Turns out Friday's big immigration deal between the US and Mexico—or at least most of it—had already been struck over the past few months, officials on both sides tell the New York Times. The new agreement states that Mexico will deploy "its National Guard throughout Mexico" to stop migrants, but Mexico made that promise to Kirstjen Nielsen, former secretary of homeland security, back in March. The agreement also expands a program for asylum-seekers to stay in Mexico while awaiting US legal confirmation, but that was struck in December and announced by Nielsen five days before Christmas. In the latest negotiations, US officials failed to add that America can reject asylum seekers if they hadn't first tried refuge in Mexico.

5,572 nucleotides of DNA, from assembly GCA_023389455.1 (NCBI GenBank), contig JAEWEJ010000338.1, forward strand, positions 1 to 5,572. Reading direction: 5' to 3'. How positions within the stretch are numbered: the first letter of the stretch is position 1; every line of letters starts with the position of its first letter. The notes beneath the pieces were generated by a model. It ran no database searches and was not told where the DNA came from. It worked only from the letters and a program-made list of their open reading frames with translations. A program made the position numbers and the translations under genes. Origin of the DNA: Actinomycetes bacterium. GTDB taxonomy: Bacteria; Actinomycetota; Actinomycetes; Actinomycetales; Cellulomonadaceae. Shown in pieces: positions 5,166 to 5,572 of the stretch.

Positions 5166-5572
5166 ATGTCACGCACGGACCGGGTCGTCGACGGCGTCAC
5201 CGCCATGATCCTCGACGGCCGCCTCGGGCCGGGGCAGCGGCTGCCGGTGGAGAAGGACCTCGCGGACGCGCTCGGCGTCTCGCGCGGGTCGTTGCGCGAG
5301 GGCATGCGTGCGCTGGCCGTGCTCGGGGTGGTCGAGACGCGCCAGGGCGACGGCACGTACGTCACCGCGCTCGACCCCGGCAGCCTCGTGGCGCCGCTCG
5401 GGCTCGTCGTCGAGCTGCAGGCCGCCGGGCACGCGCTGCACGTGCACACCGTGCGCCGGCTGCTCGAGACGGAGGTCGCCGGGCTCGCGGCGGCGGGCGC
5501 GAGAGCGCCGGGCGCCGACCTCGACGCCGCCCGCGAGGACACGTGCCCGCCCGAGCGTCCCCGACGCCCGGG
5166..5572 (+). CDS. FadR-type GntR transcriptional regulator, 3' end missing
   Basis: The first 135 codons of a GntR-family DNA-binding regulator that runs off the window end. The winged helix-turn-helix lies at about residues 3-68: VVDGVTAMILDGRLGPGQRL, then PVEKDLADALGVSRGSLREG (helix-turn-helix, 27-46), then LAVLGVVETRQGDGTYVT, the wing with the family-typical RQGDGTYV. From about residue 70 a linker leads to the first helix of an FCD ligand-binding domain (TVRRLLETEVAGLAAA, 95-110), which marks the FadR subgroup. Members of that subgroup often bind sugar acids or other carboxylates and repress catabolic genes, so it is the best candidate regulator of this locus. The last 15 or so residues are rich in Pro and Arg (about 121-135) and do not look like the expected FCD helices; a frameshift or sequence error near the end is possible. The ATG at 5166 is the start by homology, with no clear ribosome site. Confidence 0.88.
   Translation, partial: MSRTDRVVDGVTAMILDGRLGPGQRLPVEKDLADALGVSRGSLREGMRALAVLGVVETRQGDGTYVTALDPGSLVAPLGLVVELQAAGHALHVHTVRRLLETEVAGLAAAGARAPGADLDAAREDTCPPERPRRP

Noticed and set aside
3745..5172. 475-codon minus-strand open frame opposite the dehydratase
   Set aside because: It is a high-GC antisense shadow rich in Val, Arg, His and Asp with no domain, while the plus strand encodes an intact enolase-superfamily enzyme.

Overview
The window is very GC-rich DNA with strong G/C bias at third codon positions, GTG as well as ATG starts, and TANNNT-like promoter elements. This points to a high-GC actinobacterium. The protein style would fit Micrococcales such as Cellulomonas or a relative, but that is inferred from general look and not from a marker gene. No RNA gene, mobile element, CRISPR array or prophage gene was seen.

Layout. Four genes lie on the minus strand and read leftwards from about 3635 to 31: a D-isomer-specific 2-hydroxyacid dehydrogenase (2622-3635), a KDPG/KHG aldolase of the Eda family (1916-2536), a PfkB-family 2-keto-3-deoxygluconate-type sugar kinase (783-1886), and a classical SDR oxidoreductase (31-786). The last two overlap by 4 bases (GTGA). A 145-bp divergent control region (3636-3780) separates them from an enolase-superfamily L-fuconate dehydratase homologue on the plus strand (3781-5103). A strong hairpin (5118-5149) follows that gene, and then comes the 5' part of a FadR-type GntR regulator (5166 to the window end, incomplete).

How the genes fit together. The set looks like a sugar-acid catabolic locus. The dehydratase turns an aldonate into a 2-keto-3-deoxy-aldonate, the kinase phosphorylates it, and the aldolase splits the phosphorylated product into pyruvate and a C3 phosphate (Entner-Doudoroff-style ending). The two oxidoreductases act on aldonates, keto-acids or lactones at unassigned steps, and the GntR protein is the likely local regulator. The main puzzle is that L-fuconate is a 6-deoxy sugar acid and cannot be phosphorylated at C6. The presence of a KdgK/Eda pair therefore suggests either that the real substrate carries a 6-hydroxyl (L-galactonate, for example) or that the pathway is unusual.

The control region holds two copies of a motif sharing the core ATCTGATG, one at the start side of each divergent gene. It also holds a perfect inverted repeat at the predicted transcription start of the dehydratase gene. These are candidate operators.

"Everyone very excited about the new deal with Mexico!" Trump tweeted Saturday, thanking everyone involved "for working so long and hard to get our agreement on immigration completed!" But if the Times is right, the deal is really about bigger promises from Mexico after earlier ones didn't satisfy. Mexico is now pledging up to 6,000 national guard troops to curb migrants (more than before) and to let America send back migrants along the full US border, not just from three busy ports of entry. "We'll see if it works," Trump told his people in a Friday phone call. Some US officials tell the Times they're skeptical, but Mexican business leaders expressed great relief at averting Trump's tariffs, per the Wall Street Journal. (Read more immigration stories.)